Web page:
As a 1996 graduate of Clark Atlanta University film school, Bryan Barber originally carved a name for himself as one of the most brilliant young directors on the contemporary urban music scene -- with an intuitive, almost preternatural ability to storyboard, choreograph, and shoot hip-hop videos for the group OutKast. Barber's ability to be heard as a clear and distinct authorial voice lay in his gift for defining a unique visual style, a postmodern style that relied heavily on the use of classic film and TV clips. He referenced Grease in the band's video for "Roses," and the Beatles' Ed Sullivan appearance in the band's video for "Hey Ya!" In the process, Barber emerged as a highly unique talent and imparted a wholly original image to the hip-hop movement.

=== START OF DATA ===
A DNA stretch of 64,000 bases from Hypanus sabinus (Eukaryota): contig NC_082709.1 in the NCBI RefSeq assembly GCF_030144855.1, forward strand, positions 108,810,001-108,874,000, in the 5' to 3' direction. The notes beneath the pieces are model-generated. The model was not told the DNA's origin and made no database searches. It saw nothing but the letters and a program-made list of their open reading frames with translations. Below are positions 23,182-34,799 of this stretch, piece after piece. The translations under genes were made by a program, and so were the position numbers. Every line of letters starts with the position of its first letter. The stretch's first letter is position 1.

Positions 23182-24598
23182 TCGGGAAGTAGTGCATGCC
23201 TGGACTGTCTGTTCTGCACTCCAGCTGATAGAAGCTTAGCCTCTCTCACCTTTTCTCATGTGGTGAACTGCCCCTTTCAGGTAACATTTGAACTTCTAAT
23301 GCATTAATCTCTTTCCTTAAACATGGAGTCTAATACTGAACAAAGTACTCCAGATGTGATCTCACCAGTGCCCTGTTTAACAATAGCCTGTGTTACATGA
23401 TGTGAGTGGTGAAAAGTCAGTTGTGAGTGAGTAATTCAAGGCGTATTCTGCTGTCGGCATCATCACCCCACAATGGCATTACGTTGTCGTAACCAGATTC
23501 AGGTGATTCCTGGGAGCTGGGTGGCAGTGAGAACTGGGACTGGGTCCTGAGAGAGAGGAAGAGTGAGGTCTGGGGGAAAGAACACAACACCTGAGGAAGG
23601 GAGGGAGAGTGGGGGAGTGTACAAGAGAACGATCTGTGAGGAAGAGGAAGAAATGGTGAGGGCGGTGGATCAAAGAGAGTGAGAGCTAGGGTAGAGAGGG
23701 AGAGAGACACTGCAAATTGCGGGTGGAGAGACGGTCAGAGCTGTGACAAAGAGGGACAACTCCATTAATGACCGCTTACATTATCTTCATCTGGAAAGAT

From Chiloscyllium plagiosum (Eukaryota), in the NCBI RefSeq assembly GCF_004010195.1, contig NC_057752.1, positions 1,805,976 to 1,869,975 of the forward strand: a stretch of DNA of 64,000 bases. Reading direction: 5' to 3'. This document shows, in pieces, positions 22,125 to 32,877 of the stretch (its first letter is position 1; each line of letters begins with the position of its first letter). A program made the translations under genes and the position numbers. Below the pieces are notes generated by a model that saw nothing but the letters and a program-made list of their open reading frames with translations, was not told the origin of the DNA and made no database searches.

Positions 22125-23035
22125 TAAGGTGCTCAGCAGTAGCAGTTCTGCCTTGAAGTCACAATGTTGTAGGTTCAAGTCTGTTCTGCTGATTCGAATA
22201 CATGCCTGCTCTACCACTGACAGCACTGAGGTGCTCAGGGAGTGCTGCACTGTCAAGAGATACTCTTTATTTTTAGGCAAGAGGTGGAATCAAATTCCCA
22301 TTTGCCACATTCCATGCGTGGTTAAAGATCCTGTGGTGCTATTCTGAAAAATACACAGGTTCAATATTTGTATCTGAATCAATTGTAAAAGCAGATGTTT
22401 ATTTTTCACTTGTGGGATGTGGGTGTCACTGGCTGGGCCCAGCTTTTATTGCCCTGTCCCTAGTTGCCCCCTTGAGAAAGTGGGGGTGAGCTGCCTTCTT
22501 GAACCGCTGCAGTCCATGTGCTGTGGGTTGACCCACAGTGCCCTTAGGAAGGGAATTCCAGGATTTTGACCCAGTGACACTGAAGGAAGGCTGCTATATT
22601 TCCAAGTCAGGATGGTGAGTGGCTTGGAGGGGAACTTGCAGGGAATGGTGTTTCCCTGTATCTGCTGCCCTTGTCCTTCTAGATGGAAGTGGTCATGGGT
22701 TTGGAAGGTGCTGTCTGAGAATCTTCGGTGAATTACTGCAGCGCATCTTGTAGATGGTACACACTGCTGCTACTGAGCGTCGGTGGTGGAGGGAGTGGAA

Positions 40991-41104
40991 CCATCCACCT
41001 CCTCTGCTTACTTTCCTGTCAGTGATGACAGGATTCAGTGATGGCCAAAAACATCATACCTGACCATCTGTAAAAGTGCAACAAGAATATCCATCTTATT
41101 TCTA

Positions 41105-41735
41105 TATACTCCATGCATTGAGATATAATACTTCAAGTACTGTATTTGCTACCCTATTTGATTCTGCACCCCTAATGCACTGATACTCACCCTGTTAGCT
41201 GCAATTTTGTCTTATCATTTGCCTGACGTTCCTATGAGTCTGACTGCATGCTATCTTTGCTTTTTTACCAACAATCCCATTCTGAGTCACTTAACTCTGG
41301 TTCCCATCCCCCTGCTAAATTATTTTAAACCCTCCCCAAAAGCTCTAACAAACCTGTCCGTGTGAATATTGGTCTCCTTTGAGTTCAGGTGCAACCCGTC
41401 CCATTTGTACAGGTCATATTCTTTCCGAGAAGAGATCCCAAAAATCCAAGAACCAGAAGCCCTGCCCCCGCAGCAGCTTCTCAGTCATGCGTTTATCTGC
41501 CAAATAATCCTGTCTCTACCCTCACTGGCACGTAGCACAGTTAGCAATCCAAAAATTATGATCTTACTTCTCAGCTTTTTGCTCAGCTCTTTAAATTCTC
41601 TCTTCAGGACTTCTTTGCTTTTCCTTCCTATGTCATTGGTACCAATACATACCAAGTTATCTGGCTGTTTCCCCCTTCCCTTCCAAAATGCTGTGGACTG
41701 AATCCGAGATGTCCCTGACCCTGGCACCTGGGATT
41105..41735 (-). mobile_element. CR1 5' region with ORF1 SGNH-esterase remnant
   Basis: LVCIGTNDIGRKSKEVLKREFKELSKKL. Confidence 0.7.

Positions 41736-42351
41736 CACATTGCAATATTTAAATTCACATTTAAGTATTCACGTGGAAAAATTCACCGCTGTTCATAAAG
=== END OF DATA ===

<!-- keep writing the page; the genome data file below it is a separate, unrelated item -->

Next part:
Barber's ascent to the big screen arrived via his association with OutKast. Charles Roven, the producer of the 2002 effects-laden Scooby-Doo, invited the group and Barber to contribute an original song and video to the movie soundtrack. Michael "Blue" Williams, OutKast's manager, ran a small film production house to produce the group's videos, and Roven's Mosaic Media -- saddled with HBO contract to produce lower-budget "urban" films by up-and-coming directors -- brought Williams, Barber and co. under his wing to make one of the first contracted pictures. Barber responded with the 2006 Idlewild. The film, which stars OutKast's André Benjamin and Big Boi, as well as the legendary Ben Vereen, Ving Rhames, and Cicely Tyson, represents a highly original work -- a hyper-stylized, all-black, period musical set in the Prohibition-era Deep South (in Georgia). In lieu of using a period soundtrack, however, Barber uses hip-hop music to make the era "more immediate" for young, contemporary urban audiences. HBO immediately greenlit the pitch, Universal picked up the distribution rights, and the film was released in August 2006. ~ Nathan Southern, Rovi